Stripers living in lakes get big though. The record landlocked striper weighed 67 pounds, 8 ounces. In some lakes both stripers and hybrids have been stocked since hybrids are usually easier to catch and have a short life span but stripers live longer and get much bigger. From now on only stripers will be stocked in those lakes.

If you fish those lakes you will have a better chance to catch a huge fish weighing over 20 pounds. Unfortunately, they will be harder to catch than the hybrids. On trips to one of those lakes right now you might expect to catch a dozen or more hybrids averaging about three pounds but in the future you will be fishing all day hoping to catch one or two big stripers.

At public hearings held by the DNR, most fishermen making comments were in favor of this change. Only time will tell if it will change your fishing.

There is a good striper fishery on the lower Savannah River when they run in to spawn every spring. Since 1988 it has been illegal to keep any stripers caught there since the population was in serious decline. In 1990 the DNR started stocking stripers in the river trying to build up the populations.

Stocking has worked well, and they are considering allowing fishermen to keep some stripers now. They are planning a two fish daily limit with a 27-inch minimum length on the Savannah River downstream of the Clark’s Hill Dam beginning in October 2005.

Hopefully, lowering competition from hybrids up the Oconee and Ocmulgee Rivers will allow the stripers that spawn in those rivers to thrive and establish a healthy population. Stripers are like salmon in that they return to the same river they were hatched in to spawn.

Stripers that live in the Gulf of Mexico are a separate subspecies and they run up rivers like the Flint and Chattahoochee to spawn. Currently there is no plans to change the stocking of hybrids in lakes that are on those rivers.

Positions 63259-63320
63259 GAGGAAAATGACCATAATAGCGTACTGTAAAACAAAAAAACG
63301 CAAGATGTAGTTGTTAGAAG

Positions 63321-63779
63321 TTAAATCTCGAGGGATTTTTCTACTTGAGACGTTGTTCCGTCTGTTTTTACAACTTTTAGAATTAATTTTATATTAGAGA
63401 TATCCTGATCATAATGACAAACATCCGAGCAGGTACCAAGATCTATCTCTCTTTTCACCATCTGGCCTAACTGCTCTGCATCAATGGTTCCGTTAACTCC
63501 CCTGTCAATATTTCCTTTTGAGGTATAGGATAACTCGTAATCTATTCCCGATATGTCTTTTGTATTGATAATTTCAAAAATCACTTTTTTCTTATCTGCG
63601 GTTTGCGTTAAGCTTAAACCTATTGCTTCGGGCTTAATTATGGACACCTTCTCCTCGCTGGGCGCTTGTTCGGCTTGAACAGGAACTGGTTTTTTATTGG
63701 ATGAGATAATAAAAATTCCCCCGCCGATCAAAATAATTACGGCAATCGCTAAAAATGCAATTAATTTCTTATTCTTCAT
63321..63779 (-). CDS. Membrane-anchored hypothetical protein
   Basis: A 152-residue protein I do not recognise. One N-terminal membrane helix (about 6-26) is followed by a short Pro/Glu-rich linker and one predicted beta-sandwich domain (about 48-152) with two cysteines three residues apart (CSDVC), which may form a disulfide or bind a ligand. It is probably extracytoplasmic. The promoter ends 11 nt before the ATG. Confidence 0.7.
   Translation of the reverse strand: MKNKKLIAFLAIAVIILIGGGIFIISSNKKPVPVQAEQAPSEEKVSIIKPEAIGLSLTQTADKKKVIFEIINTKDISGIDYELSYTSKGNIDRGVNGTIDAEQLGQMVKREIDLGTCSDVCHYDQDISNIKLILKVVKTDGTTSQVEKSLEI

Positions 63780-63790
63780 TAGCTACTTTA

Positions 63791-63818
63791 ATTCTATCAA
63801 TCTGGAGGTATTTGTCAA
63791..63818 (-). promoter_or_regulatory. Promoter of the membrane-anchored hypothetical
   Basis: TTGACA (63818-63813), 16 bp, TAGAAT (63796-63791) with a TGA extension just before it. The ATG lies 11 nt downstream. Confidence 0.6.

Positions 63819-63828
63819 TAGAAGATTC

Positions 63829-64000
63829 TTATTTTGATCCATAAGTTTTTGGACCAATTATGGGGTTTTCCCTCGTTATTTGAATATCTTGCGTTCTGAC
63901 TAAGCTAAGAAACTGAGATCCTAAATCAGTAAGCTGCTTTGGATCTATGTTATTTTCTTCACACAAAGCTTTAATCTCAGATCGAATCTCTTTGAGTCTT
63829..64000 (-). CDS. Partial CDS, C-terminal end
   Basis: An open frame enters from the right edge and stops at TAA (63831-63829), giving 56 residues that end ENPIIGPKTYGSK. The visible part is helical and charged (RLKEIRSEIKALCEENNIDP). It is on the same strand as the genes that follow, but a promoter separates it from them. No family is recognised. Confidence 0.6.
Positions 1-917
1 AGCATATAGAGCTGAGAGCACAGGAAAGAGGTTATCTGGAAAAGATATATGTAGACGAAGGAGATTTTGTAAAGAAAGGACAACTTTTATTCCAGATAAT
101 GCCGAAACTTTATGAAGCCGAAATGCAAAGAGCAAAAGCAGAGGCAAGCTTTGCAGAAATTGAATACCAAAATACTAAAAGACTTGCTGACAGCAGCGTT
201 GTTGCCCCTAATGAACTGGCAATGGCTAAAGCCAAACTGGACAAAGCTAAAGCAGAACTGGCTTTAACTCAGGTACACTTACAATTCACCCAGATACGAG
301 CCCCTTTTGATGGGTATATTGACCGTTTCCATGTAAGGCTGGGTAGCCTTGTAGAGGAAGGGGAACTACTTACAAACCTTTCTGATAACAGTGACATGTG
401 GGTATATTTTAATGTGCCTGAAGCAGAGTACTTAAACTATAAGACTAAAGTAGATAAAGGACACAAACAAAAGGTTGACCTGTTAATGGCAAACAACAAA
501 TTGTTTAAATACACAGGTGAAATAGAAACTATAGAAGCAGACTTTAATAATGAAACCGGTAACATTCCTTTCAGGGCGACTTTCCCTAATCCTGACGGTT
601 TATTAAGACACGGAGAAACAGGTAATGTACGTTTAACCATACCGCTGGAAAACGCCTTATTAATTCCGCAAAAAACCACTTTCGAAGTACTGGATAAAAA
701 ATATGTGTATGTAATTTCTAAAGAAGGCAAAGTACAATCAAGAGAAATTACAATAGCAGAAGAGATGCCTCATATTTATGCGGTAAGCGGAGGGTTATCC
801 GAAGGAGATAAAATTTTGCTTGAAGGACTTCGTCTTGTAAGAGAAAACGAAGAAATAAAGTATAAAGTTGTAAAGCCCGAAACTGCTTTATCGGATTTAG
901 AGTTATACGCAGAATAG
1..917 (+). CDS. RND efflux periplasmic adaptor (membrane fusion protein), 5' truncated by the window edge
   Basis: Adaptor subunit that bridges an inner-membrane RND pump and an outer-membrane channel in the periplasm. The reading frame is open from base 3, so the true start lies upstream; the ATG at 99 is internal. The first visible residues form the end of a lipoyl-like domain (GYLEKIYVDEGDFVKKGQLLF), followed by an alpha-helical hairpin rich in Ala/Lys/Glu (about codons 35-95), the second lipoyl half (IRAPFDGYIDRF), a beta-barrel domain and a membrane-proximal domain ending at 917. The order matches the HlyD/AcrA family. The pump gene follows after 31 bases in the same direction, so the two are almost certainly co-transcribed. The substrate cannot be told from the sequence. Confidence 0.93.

There has been a good fishery for landlocked stripers in Lake Lanier for many years. They are so numerous and big that trout can’t be stocked in the lake, stripers like them better then I like ice cream. It is probably our best striper lake.

If you fish for stripers at Lanier, watch for orange tags in the fish you catch. The DNR is tagging 500 stripers this month and offering you $5 to return the tag to them. Returned tags will help DNR fisheries biologists know how the striper populations are doing.

Kevin VanDam At the Bassmasters Classic

KVD Prepared To Deliver A KO In This Week’s Bassmaster Classic

Kevin VanDam

Kevin VanDam

BIRMINGHAM, Ala. — Watch him: Kevin VanDam says he is better prepared for the Feb. 21-23 GEICO Bassmaster Classic presented by Diet Mountain Dew and GoPro than he’s been for any of his other 23 Classic competitions.

And that also goes for the four Classics that KVD has won, said the seven-time Toyota Bassmaster Angler of the Year and 20-time Bassmaster event winner.

“Most Classics I’m scrambling right down to the wire trying to get ready. For this one, I feel prepared on all levels,” said VanDam, as he was hauling his bass rig Feb. 13 from his home in Kalamazoo, Mich., to Lake Guntersville, the 2014 Classic fishery, to arrive in time for the practice period.

“My tackle prep is done, my equipment is ready — and I feel prepared mentally,” he said.

VanDam prepared in a way he has not for any of his recent Classic appearances: He scouted Lake Guntersville.

“It was a very meaningful trip for me,” he said, “Lakes that have a lot of grass change from year to year. I’m hoping that seeing it last fall will help me.”

VanDam already knows Guntersville well. In his Bassmaster career alone, he’s been in 13 competitions on Guntersville. For the most part, those tournaments produced keeper memories. He won the 2007 Bassmaster Elite Series event on Guntersville. He had a ninth-place Elite finish on Guntersville in 2010. Pepper in a second, three thirds and one fourth-place finish over the years, and the confidence factor working for VanDam builds quickly.

Backed by such a history, he’s prepared to take chances to go after Guntersville’s largest bass. That’s what it will take to win this one, he said.